Tuesday, August 12, 2014

Hiding Behind my Computer {Transparent Tuesday}

We live in an age where with the flit of our fingers over the keyboard and the click of a mouse our words can be sent out into the world.

I googled myself once and found a comment I'd posted on someone's wall regarding their choice of clothing apparel. Bam! Words into the interwebs... for all time. I can't take them back. My comment was rather innocent and somewhat amusing in retrospect, but stuck there nonetheless. "Skinny jeans!? Lmbo!" I guess I thought skinny jeans on my brother were funny.

Thinking back I remember my first blog and the drama that transpired over the course of a couple months. I was young, ignorant, and believed that behind a screen I couldn't be touched. It gave me the feeling of being impermeable. Although, the person that I was at odds with was a friend in real life my interactions behind the guise of my keyboard and computer were vastly different than our face to face communication.

I wrote what another friend and I called "veiled posts" Essentially, posts that were directed at particular people in an obvious way without actually saying their name.

It was unkind. I was unkind.

I didn't want to change, admit any fault, or moderate what I was saying. It took a broken friendship, several years, a lot of prayer, and major grace on the other end to heal what had been broken.

I'm so thankful to say that now, this person is one of my dearest most beloved friends.

I used to want to "tell it how it is" in other words say whatever it was that I wanted to say at whatever moment I deemed necessary. I considered myself to be "blunt". If people didn't like what I said or how I said it I thought it was their problem - not mine. I didn't want to be perceived as sensitive or weak and I felt that "blunt" was the opposite of what I disliked and recognized as spineless.

The funny thing is, that despite my brutal honesty and my harsh words I never really was tough myself. I still felt everything that everyone said to me deeply. It still hurt when the types of things I was saying were redirected at... me.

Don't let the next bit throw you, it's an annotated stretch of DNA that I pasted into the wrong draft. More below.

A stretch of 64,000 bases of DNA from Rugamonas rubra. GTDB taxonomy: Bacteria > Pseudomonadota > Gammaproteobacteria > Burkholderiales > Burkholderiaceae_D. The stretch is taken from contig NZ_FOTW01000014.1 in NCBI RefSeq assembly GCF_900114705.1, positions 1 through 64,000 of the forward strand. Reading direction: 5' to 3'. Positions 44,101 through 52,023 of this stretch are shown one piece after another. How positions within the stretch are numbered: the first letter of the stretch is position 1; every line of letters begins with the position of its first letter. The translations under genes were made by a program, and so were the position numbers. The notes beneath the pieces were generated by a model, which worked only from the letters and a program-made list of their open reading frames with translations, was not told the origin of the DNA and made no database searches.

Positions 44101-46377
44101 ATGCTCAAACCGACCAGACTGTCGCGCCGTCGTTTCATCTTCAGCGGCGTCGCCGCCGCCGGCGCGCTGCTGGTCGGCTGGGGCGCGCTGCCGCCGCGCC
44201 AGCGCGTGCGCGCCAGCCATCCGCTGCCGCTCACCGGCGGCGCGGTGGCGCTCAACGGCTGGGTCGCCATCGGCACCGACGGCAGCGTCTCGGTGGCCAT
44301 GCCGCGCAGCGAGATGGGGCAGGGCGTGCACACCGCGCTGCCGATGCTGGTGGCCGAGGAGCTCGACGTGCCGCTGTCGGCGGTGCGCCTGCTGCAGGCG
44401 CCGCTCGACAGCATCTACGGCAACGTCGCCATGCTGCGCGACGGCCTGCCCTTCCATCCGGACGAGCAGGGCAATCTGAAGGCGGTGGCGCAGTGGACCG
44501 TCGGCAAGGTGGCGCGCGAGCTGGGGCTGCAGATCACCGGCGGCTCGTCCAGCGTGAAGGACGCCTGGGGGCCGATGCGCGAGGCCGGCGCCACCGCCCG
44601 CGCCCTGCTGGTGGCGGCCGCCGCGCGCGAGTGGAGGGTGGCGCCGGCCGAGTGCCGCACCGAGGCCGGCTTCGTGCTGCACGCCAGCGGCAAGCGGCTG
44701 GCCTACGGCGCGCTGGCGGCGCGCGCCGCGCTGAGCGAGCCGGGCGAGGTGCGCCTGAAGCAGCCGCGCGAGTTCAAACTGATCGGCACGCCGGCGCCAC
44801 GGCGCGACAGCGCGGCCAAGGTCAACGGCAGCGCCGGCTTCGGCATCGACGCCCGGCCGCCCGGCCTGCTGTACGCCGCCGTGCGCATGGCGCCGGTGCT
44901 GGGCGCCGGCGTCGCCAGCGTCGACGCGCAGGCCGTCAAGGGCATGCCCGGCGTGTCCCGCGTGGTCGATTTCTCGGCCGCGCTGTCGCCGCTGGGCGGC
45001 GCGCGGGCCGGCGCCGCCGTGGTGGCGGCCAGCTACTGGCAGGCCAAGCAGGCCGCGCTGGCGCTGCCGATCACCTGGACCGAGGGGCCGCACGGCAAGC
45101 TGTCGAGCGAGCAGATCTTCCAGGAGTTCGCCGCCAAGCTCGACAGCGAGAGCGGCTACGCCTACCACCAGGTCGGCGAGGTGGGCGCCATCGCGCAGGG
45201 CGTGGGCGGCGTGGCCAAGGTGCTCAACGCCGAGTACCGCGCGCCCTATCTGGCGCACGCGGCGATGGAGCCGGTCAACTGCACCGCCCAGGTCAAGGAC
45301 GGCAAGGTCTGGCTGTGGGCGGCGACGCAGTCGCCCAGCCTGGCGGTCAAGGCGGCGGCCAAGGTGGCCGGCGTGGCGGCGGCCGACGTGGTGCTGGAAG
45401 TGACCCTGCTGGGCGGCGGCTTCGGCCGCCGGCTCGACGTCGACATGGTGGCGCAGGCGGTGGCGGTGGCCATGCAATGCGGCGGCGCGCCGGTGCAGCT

It was a facade. I was really just hurt, and trying to protect myself from the wounds that had been inflicted on me by other people's unkind words by turning around and doling out the same to others.

As a good friend once said, "I've never regretted not getting involved in a disagreement."

In the moment the desire to set someone straight, to get what you want to say off your chest can be overwhelming. And, yes there are times when you need to say something. However, more often than not keeping quiet will serve you better.

"You can change your world by changing your words... Remember, death and life are in the power of the tongue." - Joel Osteen

The ability to stop and think before letting our words flow like an unchecked faucet is an ability worthy of admiration. 

In this day and age of computers, cyber bullying, and gossip columns it's often a fine line that we tread. There is power in words. You can choose to either breathe life or death. 

I regularly find myself struggling with this. When is it good to speak? When should I listen? When should I just smile and leave it alone?

I'm finding the older I get the more value there is in not speaking. It is easy to say whatever is on your mind. It is harder to withhold.

"The way of a fool is right in his own eyes, but a wise man listens to advice." Proverbs 12:15

Today is Transparent Tuesday!